Pope Benedict installed 15 new cardinals during a mass in Saint Peter's Square urging them to be passionate in their love for Christ and work towards the full unity of Christians. The new cardinals swore their allegiance to the pope and the Catholic Church.
A huge crowd was gathered in Saint Peter's Square for the first assembly of cardinals of Pope Benedict's papacy. During the ceremony, the pope formally installed 15 new cardinals from 11 different countries, bringing the total number of cardinals to 193.
The new cardinals include Hong Kong's bishop Joseph Zen, an outspoken critic of China, Pope John Paul II's longtime private secretary, Archbishop Stanislaw Dziwisz and the Vatican's new head of the powerful Congregation for the Doctrine of the Faith, Archbishop William Levada.
The former archbishop of San Francisco, Levada, 69, is the most senior of the new cardinals. He shot to prominence last May when Pope Benedict XVI, soon after his election, unexpectedly appointed him to take his place as the Vatican's new chief doctrinal watchdog.
During the Friday morning ceremony, he was the first to address the pope with a message from the new cardinals.
"We feel profoundly the task of grave responsibility, which requires an unceasing commitment of total love and unconditioned loyalty to Christ the Lord and to the Christian people," he said.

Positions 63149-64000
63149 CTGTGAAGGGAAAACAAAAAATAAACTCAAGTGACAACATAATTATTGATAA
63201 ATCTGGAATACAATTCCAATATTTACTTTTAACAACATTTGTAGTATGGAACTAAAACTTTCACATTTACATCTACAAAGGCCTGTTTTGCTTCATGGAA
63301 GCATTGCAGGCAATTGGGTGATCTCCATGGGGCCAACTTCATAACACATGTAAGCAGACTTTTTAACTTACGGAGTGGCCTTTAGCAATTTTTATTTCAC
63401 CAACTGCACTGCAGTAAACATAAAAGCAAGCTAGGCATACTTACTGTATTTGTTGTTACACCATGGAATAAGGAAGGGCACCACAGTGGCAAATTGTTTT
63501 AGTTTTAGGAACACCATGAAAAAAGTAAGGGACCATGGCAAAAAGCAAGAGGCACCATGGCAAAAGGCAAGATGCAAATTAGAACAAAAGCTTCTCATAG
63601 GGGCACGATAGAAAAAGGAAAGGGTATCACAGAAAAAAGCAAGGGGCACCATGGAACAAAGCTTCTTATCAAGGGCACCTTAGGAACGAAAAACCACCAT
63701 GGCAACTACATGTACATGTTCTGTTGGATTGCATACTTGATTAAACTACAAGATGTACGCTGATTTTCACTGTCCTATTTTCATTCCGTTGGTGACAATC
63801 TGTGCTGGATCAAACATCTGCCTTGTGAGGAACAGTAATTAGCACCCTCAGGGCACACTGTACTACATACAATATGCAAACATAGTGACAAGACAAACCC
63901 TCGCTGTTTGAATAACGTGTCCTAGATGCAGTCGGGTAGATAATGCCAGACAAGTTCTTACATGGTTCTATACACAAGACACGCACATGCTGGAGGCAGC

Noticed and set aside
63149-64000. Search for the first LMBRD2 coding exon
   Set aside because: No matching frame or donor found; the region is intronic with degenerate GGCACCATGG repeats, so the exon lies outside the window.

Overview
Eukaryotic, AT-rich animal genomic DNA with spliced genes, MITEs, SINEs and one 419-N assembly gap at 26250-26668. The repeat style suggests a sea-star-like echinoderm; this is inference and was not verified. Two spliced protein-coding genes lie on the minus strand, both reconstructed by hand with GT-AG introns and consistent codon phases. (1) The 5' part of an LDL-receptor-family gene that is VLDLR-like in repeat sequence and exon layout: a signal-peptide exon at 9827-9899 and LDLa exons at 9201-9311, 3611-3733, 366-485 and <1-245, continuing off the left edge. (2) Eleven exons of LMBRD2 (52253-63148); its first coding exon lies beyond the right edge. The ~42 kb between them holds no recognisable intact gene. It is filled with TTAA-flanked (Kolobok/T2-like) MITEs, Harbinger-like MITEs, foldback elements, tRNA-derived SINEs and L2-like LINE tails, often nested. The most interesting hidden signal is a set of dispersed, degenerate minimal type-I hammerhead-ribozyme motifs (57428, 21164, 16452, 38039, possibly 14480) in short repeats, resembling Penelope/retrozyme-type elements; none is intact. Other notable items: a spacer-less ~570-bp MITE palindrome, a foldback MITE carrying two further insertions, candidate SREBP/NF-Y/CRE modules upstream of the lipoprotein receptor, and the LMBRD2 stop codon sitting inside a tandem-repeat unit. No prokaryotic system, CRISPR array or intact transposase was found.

Pope Benedict addressed his new close advisers, who come from 11 different countries. He said that while it's true that over the centuries, the College of Cardinals has changed in many ways, the substance and essential nature of this important body remains unaltered.
The pope said the new call the prelates have received should inspire them to a passionate love for Christ, his Church and for all of humanity. He said he counted on them to hasten and secure the path to the full unity of Christians.
I am counting on you, on the entire College of Cardinals, the pope said, to proclaim to the world that "Deus Caritas est", and to do so above all through the witness of sincere communion among Christians.
After his homily, the new cardinals swore their allegiance to the pope and the Catholic Church. Each one of them approached the pope, kneeled before him and received the three-cornered red "biretta" or cap. The color red symbolizes not only the dignity of the new office but also the cardinal's willingness to shed blood in the defense of the Church.